*If Joseph Gordon-Levitt doesn’t look like himself in that first film clip, it’s because they lavishly (and I think unsuccessfully) made him up to look like a younger Bruce Willis.
**I haven’t actually read many stories by H. P. Lovecraft. Or any. I’m a chicken. I’ll work on that.
9 new libraries in Indianapolis, all of them quite unusual. Here’s an interview about them, and an invitation to the grand opening.
August 14, 2015 by Reader's Connection
There’s a new library going up at the Mary Rigg Neighborhood Center. It’s going to look like this.
The one at White River State Park will look like this.
There will be one at Eskenazi Health . . .
. . . two at the Indianapolis Museum of Art . . .
. . . one at the City Market .
. . . one at Horizon House . . .
. . . one at the southeast corner of the Cultural Trail . . .
. . . and one on Monument Circle.
Are you confused? Do these libraries not look like libraries?
Click on that last picture, of the library/artwork called Monument on Monument Circle, to hear an interview with Mindy Taylor Ross (of Art Strategies, LLC) about these 9 works of art that actually function as lending libraries.
The books at these installations aren’t regular Indianapolis Public Library books. The library is donating them, but they’re part of something called The Public Collection. You’ll be able to borrow them on the “good old honor system” as Mindy says; and you can donate books–though if you’d like to make a large donation, you should contact us, the Indy Public Library.
At noon on Thursday, August 27th, the official opening of these Public Collection installations will be be celebrated on Monument Circle. Come see a new artwork, and maybe borrow a book, or donate one.
I had a lot of fun, a few years back, photographing the installation of Tom Torluemke’s mural at Central Library; and I’m delighted to see that he designed one of the Public Collection libraries (Cool Books, Food for Thought at the art museum). But really, I’m intrigued by all of them.
August 12, 2015 by Reader's Connection
In the autumn of 2015 there will be three concerts.
1211 East 7th Street
Bloomington, IN 47405
Friday, September 25 at 8:00 p.m.
Individual tickets may be purchased online from IU Auditorium website, as well as through Ticketmaster.com, or at the IU Auditorium box office which is open 10 a.m. to 5 p.m. Monday through Friday.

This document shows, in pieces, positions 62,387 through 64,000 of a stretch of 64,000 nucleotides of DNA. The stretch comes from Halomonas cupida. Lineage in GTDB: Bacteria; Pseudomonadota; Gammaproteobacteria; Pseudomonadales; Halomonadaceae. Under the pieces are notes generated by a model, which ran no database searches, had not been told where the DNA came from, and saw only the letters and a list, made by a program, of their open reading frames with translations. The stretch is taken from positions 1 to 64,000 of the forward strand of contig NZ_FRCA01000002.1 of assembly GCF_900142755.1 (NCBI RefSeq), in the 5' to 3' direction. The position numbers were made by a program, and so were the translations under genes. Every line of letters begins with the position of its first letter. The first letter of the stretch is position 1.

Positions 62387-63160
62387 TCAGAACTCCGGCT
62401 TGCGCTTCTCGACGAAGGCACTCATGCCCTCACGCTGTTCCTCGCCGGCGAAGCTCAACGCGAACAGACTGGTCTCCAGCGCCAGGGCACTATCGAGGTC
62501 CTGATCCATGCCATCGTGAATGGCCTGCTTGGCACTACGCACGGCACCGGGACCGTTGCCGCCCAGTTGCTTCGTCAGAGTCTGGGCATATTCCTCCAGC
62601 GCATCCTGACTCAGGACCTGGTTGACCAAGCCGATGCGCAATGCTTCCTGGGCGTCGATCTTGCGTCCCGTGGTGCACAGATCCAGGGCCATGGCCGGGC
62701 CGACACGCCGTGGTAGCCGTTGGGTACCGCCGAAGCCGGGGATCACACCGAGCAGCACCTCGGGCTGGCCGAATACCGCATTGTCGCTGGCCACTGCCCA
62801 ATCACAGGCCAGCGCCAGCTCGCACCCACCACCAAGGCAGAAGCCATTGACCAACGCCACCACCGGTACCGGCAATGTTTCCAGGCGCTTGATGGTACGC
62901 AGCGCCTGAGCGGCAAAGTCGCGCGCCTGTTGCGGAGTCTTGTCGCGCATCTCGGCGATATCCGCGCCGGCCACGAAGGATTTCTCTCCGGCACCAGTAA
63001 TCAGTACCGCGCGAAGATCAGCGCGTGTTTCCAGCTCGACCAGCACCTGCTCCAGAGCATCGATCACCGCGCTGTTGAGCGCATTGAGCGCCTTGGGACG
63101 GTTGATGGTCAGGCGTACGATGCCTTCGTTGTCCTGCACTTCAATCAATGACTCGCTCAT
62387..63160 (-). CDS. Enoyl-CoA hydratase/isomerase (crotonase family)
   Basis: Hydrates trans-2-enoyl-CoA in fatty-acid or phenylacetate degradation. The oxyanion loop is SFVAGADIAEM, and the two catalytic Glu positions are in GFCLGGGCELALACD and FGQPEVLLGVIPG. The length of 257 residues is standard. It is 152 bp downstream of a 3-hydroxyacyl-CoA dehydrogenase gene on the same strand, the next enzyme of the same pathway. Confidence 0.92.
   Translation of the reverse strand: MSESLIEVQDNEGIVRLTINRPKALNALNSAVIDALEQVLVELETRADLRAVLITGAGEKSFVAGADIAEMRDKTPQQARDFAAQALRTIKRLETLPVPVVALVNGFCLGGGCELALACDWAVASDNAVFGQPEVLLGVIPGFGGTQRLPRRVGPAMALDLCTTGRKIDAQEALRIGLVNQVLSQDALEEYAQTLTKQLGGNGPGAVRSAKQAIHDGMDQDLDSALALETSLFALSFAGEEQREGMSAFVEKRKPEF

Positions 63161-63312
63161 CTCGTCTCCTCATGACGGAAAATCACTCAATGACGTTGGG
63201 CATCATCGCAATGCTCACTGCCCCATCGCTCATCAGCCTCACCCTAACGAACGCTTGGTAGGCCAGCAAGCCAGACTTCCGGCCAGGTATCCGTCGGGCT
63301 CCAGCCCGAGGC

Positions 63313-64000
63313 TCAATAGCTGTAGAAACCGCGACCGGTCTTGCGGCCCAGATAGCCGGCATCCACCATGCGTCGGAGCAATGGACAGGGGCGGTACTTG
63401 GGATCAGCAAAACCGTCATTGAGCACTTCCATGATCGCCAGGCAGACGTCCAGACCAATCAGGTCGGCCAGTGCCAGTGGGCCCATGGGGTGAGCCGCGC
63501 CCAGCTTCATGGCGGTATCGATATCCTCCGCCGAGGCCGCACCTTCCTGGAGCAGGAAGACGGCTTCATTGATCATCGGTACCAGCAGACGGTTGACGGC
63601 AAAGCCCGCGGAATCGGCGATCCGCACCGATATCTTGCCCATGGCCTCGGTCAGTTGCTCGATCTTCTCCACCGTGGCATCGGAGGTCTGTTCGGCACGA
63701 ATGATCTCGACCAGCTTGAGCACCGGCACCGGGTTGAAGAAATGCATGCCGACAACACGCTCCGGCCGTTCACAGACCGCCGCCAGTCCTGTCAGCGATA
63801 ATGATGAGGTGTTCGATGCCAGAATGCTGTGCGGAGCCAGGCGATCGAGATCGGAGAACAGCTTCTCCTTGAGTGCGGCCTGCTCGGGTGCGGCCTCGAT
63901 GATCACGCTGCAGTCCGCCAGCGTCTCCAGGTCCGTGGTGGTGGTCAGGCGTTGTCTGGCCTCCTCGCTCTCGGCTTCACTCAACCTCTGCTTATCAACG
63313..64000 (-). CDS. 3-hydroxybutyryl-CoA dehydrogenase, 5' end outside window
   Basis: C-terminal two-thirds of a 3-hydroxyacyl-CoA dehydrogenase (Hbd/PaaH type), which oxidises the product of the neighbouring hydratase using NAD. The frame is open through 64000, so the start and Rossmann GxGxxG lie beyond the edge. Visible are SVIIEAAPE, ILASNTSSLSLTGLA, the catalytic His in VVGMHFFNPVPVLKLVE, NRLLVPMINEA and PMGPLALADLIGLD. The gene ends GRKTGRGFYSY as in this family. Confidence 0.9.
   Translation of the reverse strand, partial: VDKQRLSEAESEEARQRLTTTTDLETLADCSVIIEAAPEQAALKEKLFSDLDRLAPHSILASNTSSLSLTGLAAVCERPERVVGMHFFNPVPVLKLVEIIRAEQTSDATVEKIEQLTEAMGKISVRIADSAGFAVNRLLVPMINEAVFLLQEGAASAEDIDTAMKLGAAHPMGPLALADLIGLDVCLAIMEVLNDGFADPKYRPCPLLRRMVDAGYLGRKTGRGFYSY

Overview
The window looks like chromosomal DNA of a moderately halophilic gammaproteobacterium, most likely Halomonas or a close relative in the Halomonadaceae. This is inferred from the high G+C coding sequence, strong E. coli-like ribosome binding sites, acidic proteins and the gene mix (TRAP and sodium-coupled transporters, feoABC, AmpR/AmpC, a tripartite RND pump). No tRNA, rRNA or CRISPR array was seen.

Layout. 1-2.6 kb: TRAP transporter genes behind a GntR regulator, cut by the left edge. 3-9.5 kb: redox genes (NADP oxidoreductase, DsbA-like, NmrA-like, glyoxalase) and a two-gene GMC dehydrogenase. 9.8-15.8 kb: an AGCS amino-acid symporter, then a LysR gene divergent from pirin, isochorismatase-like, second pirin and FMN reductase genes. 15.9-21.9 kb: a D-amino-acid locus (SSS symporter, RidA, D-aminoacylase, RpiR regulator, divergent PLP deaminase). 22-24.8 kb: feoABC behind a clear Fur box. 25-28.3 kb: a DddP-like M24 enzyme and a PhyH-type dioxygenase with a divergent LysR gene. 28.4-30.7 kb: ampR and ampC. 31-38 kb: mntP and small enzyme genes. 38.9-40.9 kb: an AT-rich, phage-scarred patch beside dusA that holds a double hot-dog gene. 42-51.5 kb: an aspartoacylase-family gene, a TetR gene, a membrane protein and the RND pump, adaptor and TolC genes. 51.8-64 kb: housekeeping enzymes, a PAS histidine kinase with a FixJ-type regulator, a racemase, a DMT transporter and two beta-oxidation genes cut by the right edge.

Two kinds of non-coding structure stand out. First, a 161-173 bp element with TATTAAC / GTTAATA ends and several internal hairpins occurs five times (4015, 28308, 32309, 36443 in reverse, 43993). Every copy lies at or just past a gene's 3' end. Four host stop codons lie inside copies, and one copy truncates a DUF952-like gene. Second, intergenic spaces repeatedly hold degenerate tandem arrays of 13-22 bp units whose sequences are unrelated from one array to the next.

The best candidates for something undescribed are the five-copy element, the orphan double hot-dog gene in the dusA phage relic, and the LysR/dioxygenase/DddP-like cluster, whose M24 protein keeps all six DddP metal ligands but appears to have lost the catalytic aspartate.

John Hiatt & Lyle Lovett
Old National Centre
502 North New Jersey St.
Indianapolis, IN 46204
Tuesday, October 20 at 7:30 p.m.
Tickets can be ordered through Live Nation or Ticketmaster (which takes you to Live Nation, but there may be some reason to go this way) or at the Old National Centre box office, which is open Monday – Thursday 11am-6pm and Friday 10am-6pm, and which can be reached at 1-800-745-3000.
Old National Centre
502 North New Jersey St.
Indianapolis, IN 46204
Friday, November 13 at 8:00 p.m.
Tickets can be ordered through Live Nation or Ticketmaster or at the Old National Centre box office, which is open Monday – Thursday 11am-6pm and Friday 10am-6pm, and which can be reached at 1-800-745-3000.
August 10, 2015 by Reader's Connection
Librarian Sherry Utterback makes her fifth stop on Read Around Central–her tour of the names engraved at Central Library.
Let me get this out at the start: I do not like Sir Francis Bacon’s writing! Really and truly, I tried. First, I listened to part his essay “Of Truth” on the downloadable audiobook Favourite Essays, which is an anthology of essays by different authors, read by Neville Jason. When I woke up (just kidding), after listening to a few minutes, I was making no sense of the essay, so I went up and pulled The Essays or Counsels, Civil and Moral, of Francis Ld. Verulam, Viscount St. Albans (Francis Bacon), new edition by The Peter Pauper Press, and started to read “Of Truth.” A paragraph later, I turned to “Of Friendship,” then “Of Gardens,” followed quickly by “Of Adversity, Of Love, Of Boldness…”
In short, I did not finish one essay! The writing seemed to me very convoluted, as in you start at the beginning of the sentence, about the middle you lose track of what Bacon is talking about, so you go back to the beginning, read on, lose track, go back, and repeat. Maybe my tiny little mind can’t grasp the ideas being expressed by this great thinker and writer I concluded, so I moved on to his poetry. He only wrote six, so how hard can this be? Well, to me, Sir Francis’ poetry is as ponderous as his essays. In desperation, I found The Quotation Page, and finally found that I like something he wrote! Maybe the quotations are short enough to keep my attention. At least I appreciate the ideas that I think he is trying to convey.